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William Williams (11 February 1859 – 22 April 1892) was a Welsh Presbyterian missionary to Khasi Hills, northeast India, in the late 19th century. He was a son of a ship captain in Nanternis, a small village in Wales. Following his father's footstep he became a sailor for five years. Then he took a profession in carpentry for two years. After graduating in theology from East London Missionary Training Institute (now Cliff College) he became a pastor. Pursuing his ambition he became a missionary of the Welsh Calvinistic Methodist Foreign Mission to Khasi people in India from 1887 until his death. He is regarded as a pioneer missionary who paved the way for Christianity in Mizoram, now the most Christian-populated state in India. He visited the Mizo people, hitherto completely pagan tribals, in Aizawl (now the capital city of Mizoram) in March 1890, with determination to start evangelism. He died typhoid a year later.[1][2]

William Williams
Born(1859-02-11)11 February 1859
Nanternis, Ceredigion, Wales
Died21 April 1892(1892-04-21) (aged 33)
Alma materHarley College
OccupationChristian missionary
Known forChristianity in Meghalaya
Christianity in Mizoram

The date of his arrival, 15 March, in Mizoram is adopted as "Missionary Day" by the Mizoram Presbyterian Church in its 89th General Assembly in 2012.[3]


Early life and educationEdit

William Williams was born in Nanternis, a small village near New Quay, the son of Daniel and Elizabeth Williams. His father was a ship captain. He was educated at Capel Neuadd, Calvinistic Chapel at Nanternis, till he was twelve years of age. The chapel was under the pastoral of Rev. William Lewis. At age twelve he followed his father's profession at sea to work as crew member. Once in the River Clyde a fierce gale buffeted their boat, which was completely wrecked. Out of fear and feeling of providence for narrow escape, he became devoted to religion. In 1876 he gave up life at sea and got an apprenticeship in carpentry. Finding time to read Bible, he became engrossed in theology. At age nineteen in 1878 he entered a preparatory Grammar School in New Quay, and then continued at Llandysul. At Llandysul he received scholarship for a term to enter University College of Wales, Aberystwyth. After completion of the term, he moved to London to join East London Missionary Training Institute (more popularly known as Harley College, and which became Cliff College). He graduated at age 27 in 1886.[1][2]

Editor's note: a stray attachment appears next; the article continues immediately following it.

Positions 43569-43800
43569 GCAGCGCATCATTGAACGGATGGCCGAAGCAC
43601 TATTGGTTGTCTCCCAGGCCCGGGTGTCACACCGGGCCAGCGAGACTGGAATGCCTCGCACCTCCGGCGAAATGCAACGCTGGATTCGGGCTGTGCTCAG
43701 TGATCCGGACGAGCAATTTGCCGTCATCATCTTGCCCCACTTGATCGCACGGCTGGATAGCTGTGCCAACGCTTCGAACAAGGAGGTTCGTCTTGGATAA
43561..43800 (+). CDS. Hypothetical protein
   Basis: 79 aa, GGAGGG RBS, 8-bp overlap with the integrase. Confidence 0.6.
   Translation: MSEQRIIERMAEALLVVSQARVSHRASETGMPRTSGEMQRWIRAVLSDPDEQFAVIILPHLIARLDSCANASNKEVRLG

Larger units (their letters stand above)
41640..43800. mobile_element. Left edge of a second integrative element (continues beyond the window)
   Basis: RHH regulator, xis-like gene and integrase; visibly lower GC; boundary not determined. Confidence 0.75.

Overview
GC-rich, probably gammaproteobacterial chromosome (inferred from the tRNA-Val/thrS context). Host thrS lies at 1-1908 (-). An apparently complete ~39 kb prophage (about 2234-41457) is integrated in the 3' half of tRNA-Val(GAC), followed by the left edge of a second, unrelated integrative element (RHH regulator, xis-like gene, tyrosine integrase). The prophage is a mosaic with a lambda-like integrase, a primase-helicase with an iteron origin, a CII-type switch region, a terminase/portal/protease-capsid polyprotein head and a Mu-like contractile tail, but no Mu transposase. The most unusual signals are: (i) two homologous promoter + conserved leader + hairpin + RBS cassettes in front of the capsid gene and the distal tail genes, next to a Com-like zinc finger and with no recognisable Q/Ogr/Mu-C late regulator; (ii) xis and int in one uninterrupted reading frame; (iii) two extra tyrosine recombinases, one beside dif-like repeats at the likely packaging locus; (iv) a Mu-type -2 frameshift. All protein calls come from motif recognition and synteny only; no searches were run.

William Williams received an invitation as pastor of Calvinistic Methodist (now officially Presbyterian Church of Wales) in Llantwit Major, a small town in South Wales. He was ordained at an Association in Trecastle in Mid Wales in August 1886. Before he completed one year of pastoral service he found an opportunity to join missionary work in Khasi Hills in northeast India under the Welsh Calvinistic Methodist Foreign Mission, which was headquartered in Liverpool. He embarked for India on 28 September 1887 at Liverpool port, in the company of other seven missionaries. He worked among the Khasi people in Shella, a town in East Khasi Hills. He was an ardent evangelist, learning Khasi language, composing hymns in Khasi, and travelling on foot to remote villages.[4]